Joe Hill is an author I’ve heard a lot about. When his first book, Heart-Shaped Box, came out, the reviews and comments on it were phenomenal, and I knew it wouldn’t be something that I could easily miss. But as so often happens, life got in the way and time grew short and I didn’t pick it up. So when I was contacted by Trish from TLC Tours to review this book, I did a little happy dance and was very excited that I would soon be reading a book by this amazing author. And I was hooked from the first sentence; It was that good. I spent my time with this book in a fever of anticipation and had to sneak in a few pages everywhere I went, sometimes even when people were having a conversation with me!
Ig is your typical nice guy, which makes it all the more strange that he suddenly has horns growing out of his head. When he first notices them, they are but small little red bumps that he thinks are a part of his hangover imagination. When he begins to notice that the horns make people say the most awful things on their mind, he’s not only frightened, but angered by what he hears. No one is safe from the power of the horns, and though Ig searches for comfort and normalcy in the people he comes in contact with, he finds none. The horns also have the power to make shocking secrets known to Ig whenever he touches someone’s skin, and these things also repulse and anger him. I relished Ig’s coming into contact with someone new throughout the whole story, because I knew there would be outrageous confessions and startled reactions, though I can imagine that Ig didn’t. When I was reading about all this I was wondering if the horns would eventually fully turn Ig into the demon he was beginning to resemble, but that never happened. Though he does a few malevolent things, Ig mostly keeps his honor and goodness intact, but it becomes ever harder once he discovers Merrin’s killer is one who has been lurking close by for years.
I liked that the second part of the book takes us back to Ig’s childhood, where the restlessness of adolescence and his first meetings with Merrin and his close friend Lee take place. This section gave the book a really well rounded feel and made it easy to sympathize with the reality of Ig’s loss. Merrin was wonderful to read about, and she captured Ig’s heart instantly. Funny, wise and beautiful, it was easy to see just how young Ig fell in love with the girl. As time progresses and their relationship grows, I saw a more mature and considerate love replace the childish crush as Ig and Merrin both move onwards towards adulthood. All of these milder sections were shattered when, after an argument, Ig drives home alone and wakes up to find that Merrin has been raped and murdered at the abandoned foundry. Although he was never really a suspect, all those around him believe Ig was the culprit and that his family’s wealth helped him get away with murder.
When Ig discovers the true murderer with the help of the horns, pardon the pun, but all hell breaks loose. Not only is Ig angry, he wants vengeance and he won’t let anything stop him. Tender and sweet Ig is slowly transforming into something altogether more violent and strange as time passes and more and more comes out in the open. Though he fights the influence of the horns, he can’t help but play the part that’s written for him, and become the thing that all men fear. The conclusion was unexpected but I felt it fit well with the rest of the story and I was pleased by the whole atmosphere and mood that Hill created. Though the true murderer was revealed early in the book, Hill has a way of flashing backwards and forward so convincingly that we got to see the whole thing, from the motive to the conclusion and the retribution. It was a masterful way to handle the whole thing and I was completely enthralled with all of it. I was also surprised at how funny this book could be. While it seems that this frightening affliction with the horns should be serious business, Hill really comes through with the funny moments and has great comic timing. After devouring this book in only a couple of days, I can now honestly say I have a total crush on Joe Hill. He can write like nobody’s business and knows just how to keep his audience in the palm of his hand. This book also contains a novella called The Devil on the Staircase, which was first published in Neil Gaiman and Al Sarrantonio’s collection called Stories. Hill explains between the two stories that they are very different endeavors, but both are representative of some of ideas he has cultivated on the subject of the devil.They were both very good, but as I said before, very different. Horns is an impressive novel and not one you should miss, and I have a feeling there will be a lot more Joe Hill in my future.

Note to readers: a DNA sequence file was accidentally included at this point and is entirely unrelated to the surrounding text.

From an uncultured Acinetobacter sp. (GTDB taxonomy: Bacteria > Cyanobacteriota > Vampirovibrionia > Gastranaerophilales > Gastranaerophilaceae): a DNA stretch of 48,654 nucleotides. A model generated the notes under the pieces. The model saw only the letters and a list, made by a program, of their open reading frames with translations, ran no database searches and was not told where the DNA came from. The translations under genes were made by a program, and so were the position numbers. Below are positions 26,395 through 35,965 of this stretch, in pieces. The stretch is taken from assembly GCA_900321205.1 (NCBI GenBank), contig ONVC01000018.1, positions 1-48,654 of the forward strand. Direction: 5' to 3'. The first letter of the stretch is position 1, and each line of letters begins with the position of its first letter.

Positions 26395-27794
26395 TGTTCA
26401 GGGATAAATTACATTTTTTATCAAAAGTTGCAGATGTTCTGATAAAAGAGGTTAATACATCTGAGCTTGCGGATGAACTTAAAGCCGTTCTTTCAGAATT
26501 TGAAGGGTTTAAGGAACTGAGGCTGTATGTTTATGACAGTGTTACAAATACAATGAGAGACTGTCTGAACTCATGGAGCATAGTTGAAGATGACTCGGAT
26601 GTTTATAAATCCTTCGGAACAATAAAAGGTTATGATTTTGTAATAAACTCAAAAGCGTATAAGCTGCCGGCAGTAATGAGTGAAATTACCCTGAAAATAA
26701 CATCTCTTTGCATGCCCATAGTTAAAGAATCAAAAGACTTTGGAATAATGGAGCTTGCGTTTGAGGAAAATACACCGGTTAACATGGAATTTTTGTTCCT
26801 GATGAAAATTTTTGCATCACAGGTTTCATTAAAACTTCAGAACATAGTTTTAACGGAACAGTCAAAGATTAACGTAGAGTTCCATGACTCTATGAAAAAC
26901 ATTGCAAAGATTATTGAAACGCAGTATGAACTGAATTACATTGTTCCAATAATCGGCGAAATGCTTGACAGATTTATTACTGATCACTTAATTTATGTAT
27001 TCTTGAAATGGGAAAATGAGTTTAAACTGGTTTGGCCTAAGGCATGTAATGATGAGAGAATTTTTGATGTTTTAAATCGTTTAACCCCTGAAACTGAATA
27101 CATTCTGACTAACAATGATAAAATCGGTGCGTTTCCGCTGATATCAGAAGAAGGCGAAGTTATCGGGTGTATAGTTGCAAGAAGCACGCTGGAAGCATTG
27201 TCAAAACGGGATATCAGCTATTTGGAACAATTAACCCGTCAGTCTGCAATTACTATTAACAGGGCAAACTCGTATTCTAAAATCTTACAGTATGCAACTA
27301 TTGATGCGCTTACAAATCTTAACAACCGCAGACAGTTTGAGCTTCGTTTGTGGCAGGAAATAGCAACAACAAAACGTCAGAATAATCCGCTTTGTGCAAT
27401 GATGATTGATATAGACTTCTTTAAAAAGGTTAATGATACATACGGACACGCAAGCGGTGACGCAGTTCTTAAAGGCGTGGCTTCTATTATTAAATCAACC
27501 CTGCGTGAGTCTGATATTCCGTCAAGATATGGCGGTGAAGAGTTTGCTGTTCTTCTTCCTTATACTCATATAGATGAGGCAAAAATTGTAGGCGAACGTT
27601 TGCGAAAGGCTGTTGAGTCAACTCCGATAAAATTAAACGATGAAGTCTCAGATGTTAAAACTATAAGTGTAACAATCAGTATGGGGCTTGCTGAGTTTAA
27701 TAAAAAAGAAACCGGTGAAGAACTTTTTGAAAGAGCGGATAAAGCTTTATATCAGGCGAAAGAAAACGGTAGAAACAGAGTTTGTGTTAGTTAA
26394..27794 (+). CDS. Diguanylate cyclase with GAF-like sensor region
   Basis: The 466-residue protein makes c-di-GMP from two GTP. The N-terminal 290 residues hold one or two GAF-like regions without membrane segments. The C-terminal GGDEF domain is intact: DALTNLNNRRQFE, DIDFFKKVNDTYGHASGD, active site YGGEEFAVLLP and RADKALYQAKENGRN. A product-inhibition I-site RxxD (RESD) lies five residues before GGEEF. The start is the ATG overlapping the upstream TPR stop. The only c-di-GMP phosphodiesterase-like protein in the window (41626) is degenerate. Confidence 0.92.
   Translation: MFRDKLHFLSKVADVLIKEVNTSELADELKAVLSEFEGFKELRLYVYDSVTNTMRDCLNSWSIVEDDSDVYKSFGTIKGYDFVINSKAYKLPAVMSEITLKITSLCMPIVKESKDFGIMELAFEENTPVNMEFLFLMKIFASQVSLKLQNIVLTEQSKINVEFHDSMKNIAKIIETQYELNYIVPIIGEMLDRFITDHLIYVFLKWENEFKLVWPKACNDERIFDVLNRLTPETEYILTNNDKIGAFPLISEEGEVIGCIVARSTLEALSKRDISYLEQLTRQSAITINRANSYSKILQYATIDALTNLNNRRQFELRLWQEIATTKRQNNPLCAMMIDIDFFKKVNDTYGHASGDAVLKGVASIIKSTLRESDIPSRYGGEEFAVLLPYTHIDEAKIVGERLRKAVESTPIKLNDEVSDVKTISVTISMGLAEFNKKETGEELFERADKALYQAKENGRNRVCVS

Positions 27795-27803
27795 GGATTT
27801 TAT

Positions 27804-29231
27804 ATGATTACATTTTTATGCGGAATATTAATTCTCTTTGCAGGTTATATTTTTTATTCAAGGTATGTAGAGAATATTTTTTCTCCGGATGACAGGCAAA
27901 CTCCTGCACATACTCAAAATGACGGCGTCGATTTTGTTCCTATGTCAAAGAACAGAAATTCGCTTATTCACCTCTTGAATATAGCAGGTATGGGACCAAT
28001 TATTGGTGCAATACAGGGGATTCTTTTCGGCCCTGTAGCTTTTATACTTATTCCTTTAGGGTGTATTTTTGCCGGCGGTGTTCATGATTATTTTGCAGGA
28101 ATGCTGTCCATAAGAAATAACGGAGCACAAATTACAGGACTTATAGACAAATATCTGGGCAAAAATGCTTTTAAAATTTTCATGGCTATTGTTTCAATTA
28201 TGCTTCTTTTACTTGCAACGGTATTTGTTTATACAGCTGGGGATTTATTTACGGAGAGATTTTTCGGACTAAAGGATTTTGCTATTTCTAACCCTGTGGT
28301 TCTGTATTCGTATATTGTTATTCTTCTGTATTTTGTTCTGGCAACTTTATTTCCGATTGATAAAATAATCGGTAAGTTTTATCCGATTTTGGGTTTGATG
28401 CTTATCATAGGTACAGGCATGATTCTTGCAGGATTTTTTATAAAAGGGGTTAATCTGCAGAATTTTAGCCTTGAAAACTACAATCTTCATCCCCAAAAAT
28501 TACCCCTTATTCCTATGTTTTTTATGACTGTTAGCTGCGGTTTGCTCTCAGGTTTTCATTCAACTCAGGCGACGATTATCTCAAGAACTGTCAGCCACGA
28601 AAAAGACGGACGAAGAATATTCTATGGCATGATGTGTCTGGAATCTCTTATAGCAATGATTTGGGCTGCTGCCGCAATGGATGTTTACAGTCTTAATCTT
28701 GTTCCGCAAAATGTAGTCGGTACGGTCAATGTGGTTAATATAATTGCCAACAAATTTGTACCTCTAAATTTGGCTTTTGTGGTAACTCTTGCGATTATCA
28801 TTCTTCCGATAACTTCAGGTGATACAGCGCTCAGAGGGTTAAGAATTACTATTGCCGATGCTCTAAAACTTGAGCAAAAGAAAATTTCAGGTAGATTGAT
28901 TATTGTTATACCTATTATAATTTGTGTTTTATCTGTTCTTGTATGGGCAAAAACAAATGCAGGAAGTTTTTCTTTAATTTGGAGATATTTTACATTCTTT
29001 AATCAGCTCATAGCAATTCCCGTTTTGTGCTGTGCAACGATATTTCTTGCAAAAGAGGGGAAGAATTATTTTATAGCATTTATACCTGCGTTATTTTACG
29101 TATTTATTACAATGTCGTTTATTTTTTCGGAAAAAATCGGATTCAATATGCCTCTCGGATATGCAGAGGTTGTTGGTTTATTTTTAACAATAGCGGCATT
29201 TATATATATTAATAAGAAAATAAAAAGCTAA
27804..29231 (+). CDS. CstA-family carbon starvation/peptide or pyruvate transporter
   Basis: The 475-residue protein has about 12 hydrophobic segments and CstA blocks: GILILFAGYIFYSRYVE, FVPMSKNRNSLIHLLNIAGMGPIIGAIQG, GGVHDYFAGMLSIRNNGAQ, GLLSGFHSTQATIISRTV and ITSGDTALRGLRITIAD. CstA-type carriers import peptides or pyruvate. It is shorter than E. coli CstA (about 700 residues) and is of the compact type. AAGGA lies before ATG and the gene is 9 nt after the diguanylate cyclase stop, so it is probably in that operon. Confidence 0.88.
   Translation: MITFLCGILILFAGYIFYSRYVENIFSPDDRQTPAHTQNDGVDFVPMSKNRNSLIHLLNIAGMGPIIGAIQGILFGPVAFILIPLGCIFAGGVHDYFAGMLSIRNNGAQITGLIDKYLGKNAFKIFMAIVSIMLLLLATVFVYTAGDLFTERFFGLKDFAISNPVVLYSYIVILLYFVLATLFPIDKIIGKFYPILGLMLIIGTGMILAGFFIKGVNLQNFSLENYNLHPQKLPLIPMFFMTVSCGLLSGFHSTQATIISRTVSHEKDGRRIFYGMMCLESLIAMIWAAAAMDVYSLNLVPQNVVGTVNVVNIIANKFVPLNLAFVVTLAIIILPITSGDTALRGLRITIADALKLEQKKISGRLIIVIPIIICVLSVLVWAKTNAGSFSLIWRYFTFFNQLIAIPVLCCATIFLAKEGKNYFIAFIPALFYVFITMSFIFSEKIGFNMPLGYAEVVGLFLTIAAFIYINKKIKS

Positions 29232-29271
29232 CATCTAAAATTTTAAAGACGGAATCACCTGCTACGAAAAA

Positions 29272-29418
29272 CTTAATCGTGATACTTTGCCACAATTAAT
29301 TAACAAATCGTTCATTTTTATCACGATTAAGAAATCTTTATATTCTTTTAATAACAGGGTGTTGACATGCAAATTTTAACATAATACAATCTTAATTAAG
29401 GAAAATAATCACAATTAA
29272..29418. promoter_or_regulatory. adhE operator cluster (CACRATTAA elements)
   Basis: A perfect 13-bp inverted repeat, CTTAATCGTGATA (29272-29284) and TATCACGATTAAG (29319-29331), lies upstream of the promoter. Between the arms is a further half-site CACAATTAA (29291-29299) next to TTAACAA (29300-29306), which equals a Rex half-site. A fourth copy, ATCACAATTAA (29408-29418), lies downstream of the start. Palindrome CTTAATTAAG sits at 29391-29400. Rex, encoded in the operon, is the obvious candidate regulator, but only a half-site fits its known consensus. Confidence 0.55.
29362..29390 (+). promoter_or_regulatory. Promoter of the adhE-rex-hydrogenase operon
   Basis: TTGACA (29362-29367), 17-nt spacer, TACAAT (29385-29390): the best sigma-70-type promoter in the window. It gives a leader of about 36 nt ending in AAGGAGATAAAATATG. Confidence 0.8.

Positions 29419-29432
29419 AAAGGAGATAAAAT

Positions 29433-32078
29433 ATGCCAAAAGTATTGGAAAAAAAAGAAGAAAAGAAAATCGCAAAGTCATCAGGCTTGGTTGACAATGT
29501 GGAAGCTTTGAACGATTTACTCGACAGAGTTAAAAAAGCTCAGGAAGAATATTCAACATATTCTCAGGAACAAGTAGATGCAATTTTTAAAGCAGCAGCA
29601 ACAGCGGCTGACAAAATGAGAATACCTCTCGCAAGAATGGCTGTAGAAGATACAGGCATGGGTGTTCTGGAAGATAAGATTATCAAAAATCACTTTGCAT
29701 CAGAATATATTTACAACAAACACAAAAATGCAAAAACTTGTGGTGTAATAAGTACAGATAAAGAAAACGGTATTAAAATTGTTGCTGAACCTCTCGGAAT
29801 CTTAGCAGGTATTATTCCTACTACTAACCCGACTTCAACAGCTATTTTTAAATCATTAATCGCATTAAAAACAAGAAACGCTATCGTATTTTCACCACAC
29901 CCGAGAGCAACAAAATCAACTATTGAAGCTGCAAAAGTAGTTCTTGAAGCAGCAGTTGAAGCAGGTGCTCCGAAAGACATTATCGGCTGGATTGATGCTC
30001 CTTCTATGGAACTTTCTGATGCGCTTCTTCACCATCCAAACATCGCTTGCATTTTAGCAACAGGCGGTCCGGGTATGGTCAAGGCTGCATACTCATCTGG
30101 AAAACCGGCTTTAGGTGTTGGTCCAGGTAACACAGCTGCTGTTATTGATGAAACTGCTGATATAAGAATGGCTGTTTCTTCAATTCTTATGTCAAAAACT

Also, great news! The first 1000 people to preorder Joe’s latest novel and then email firstname.lastname@example.org with proof of purchase will receive a specialized bookplate from Joe – he’s been signing and doodling all sorts of creations on bookplates for days now! For more information on this giveaway and the rest of Joe’s books, visit his website and follow Joe on Twitter @joe_hill
| About the Author|
Joe Hill is the author of a previous novel, Heart-Shaped Box, a story collection, 20th Century Ghosts, and an occasional comic series, Locke & Key. He is a two-time winner of the Bram Stoker Award and a past recipient of the Ray Bradbury Fellowship. His stories have appeared in a variety of journals and Year’s Best collections.
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|A warm thanks to TLC Book Tours for providing this book for me to read and review. Please continue to follow the tour by visiting these other blogs: |
This book was provided as a complimentary review copy.